A thick blanket of clouds settles above rolling valleys of green and high peaks of blue. There is a wildness among the calm, a mystery behind the seen, a danger lurking beneath the beauty. The Northern Andes mountains of Colombia are home to incredibly unique animals and vibrant cultures that have been threatened by civil violence.
In April of 2011, I spent a week camping in the rainy Andes of Cauca, Colombia at the eco-village Atlantdia. I participated in a week long Universal Dances of Peace training workshop and taught environmental lessons to the children of the village.
I also spent a weekend exploring the colorful markets of Bogotá, the largest Andean city and capital of Colombia. Located at an elevation of 8612 ft, with a population of 8 million people, Bogotá is a bustling metropolis nestled snugly among steep walls of green that seem to disappear into the sky.
The Andes line the Western edge of the South American continent from Venezuela to Chile. This massive mountain range is about 4,300 miles long, 124 miles wide, and contains some of the highest peaks in the world. Potatoes, tobacco, and quinine (the malaria cure) all originated in the Andes and a high degree of endemism is found among both flora and fauna. The rainforests that once encircled the Northern Andes have mostly been replaced by agricultural land, threatening rare species such as the mountain tapir, the Caucan guan, and the spectacled bear.
The spectacled bear is the only bear found in South America. Throughout the Andes, they feed mostly on fruit and bromeliads, and serve as important seed dispersers. They are found in elevations of up to 14,000 feet, and are the highest climbers of all bears. They are shy, and spend their days on platforms that they construct in the Andean treetops. The montane forests where the bears live are highly fragmented and as the degradation around the fragments increases; habitats shrink, corridors close, and hunters have closer access.
I traveled through the Andes on an overnight bus along high mountain roads from Bogotá to Cali, and then took a local bus to the village of Cajibio. From there, a crowded jeep ride on muddy two-tracks brought myself, the ten Colombians, and one German, that I was traveling with to the eco-village.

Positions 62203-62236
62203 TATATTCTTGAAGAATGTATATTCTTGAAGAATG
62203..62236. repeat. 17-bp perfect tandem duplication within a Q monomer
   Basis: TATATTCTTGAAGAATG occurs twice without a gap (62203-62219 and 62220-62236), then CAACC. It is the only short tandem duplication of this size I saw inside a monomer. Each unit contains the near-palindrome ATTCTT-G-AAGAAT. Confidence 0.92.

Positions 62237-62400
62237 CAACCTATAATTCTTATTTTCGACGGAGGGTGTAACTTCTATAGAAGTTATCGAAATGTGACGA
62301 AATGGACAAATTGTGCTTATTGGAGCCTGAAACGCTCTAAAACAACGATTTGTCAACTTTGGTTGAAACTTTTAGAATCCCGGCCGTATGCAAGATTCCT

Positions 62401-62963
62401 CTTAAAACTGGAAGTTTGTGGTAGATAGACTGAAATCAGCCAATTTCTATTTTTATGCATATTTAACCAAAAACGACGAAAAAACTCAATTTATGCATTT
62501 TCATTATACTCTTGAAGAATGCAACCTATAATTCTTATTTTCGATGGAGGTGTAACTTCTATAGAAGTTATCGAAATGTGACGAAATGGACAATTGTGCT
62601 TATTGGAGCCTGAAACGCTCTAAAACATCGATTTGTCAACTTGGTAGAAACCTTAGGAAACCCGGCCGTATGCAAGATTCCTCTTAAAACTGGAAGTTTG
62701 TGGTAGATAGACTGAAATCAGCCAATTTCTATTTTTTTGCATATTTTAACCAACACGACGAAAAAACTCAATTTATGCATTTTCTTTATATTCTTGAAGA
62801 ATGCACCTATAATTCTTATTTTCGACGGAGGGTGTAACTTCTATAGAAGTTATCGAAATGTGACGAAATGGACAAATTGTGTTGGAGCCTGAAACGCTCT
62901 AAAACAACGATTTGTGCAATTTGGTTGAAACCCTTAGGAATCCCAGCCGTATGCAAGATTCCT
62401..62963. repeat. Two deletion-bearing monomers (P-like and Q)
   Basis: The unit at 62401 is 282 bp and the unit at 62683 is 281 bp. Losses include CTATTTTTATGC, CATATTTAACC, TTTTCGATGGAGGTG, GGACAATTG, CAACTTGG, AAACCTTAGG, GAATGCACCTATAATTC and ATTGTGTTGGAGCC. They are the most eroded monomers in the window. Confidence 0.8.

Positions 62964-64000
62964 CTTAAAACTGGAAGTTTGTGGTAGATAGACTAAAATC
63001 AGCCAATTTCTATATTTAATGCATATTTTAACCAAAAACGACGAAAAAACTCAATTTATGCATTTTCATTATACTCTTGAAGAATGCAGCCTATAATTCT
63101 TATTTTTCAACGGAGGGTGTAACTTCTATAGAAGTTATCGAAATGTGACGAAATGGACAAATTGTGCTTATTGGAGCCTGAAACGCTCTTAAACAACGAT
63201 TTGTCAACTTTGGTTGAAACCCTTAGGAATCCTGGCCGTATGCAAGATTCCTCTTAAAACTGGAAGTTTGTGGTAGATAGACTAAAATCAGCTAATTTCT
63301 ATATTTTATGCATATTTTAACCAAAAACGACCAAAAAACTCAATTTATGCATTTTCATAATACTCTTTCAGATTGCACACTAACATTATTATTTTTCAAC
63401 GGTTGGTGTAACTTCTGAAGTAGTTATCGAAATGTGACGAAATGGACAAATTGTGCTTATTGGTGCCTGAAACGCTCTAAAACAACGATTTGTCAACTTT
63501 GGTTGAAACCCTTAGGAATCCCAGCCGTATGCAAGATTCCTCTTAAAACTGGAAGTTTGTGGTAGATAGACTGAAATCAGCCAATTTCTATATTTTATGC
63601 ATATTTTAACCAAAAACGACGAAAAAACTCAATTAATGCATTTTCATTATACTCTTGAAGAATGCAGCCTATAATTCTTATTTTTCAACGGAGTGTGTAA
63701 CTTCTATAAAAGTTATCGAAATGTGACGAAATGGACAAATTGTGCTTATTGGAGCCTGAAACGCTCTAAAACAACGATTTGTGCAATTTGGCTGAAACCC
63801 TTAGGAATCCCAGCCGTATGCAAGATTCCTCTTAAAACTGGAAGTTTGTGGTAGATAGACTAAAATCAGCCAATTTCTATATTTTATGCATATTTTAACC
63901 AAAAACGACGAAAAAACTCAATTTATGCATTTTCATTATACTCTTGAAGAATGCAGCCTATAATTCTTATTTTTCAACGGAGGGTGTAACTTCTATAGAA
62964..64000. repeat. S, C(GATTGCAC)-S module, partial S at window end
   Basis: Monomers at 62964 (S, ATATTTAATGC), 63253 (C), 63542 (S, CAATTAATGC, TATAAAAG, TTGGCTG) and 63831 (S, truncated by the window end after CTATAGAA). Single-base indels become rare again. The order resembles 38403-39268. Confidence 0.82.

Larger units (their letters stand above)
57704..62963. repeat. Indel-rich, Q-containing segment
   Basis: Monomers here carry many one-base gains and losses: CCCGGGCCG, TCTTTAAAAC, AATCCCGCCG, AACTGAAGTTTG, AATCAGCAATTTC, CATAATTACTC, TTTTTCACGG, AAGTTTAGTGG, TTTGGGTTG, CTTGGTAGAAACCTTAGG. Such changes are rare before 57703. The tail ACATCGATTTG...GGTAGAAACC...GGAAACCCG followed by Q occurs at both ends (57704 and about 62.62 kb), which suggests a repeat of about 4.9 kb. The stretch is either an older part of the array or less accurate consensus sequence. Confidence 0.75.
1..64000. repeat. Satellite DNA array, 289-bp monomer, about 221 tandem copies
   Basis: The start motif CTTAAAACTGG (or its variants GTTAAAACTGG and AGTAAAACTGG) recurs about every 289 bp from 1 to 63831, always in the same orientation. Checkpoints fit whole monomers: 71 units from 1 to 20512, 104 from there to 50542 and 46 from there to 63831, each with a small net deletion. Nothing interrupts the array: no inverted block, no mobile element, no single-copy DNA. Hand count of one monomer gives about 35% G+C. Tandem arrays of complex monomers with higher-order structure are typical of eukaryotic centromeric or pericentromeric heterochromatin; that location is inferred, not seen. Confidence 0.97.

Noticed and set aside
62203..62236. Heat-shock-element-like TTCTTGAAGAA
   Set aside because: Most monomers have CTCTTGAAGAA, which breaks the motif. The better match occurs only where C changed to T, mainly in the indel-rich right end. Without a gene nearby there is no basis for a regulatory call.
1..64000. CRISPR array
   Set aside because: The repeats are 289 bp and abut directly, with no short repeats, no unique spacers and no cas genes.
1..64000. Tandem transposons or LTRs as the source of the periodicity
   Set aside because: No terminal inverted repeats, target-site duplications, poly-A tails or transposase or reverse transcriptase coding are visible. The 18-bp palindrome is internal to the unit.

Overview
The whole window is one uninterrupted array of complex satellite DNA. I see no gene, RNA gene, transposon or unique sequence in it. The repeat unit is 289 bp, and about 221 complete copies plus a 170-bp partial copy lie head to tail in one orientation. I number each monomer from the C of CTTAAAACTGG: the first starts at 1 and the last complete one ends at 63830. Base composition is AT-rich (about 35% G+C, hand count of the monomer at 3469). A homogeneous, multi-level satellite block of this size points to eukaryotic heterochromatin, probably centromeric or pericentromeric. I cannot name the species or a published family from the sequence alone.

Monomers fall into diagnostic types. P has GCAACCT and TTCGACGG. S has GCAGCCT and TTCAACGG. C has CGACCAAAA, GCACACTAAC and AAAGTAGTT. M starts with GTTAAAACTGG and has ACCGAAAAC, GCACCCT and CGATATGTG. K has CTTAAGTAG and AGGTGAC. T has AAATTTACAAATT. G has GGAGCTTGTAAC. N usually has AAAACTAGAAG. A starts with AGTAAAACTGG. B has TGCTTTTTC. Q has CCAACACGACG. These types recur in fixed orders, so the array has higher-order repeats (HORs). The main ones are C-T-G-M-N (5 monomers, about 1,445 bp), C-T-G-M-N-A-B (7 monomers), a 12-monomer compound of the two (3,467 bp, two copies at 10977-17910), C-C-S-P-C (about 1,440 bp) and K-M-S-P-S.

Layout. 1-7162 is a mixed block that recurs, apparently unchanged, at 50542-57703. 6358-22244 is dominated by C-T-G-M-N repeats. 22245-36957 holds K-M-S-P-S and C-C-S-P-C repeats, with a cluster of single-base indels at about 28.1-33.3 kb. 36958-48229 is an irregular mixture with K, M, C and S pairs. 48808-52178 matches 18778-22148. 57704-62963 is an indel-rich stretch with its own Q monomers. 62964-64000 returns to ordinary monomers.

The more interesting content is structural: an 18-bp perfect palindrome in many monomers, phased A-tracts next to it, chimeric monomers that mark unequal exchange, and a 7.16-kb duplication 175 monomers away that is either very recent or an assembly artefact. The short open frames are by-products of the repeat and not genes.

A small community of ecologically and spiritually like-minded people live in Atlantdia. They are attempting to live a sustainable and peaceful life amid the forests, farms, sugarcane plantations, and possible violence of the Andes foothills.
For one week, 140 people from around the world gathered at Ecoaldea Atlantdia to dance and sing together for peace, unity, and connection. They came from all over Colombia, South and Central America, and even from Spain. Most were Universal Dances of Peace leaders, that gathered to learn from the three renowned teachers visiting the village.
Each day from 6:30am to 10:30pm, there were workshops offered on dancing, singing, meditation, drumming, yoga, and more. Everything was in Spanish, and I was one of very few non-native speakers.
I experienced a deep immersion into both culture and language, as I learned the dances and songs, participated in a native sweat-lodge ceremony, and taught the children.
My friend, Lauris Tellez, and I spent part of each day teaching my Nature Explorers curriculum. We had lessons on plants and seeds, insects and spiders, reptiles, amphibians, fish, birds, and mammals. We made art projects, went on nature walks, and celebrated Earth Day together. The children were young, but they had much to teach me about their language, their environment, and their culture.
The dances themselves served as an important reminder of the positive powers of community connection. A strong spiritual bond formed between the dancers, and tears rolled down cheeks as people sang together for the hope of a peaceful life.
The thought of traveling to The Department of Cauca did scare me. Cauca is one of the regions in the southwestern part of Colombia that has been most affected by ongoing civil conflict. The possibility of being kidnapped is very real. Gunshots and bombs are not uncommon.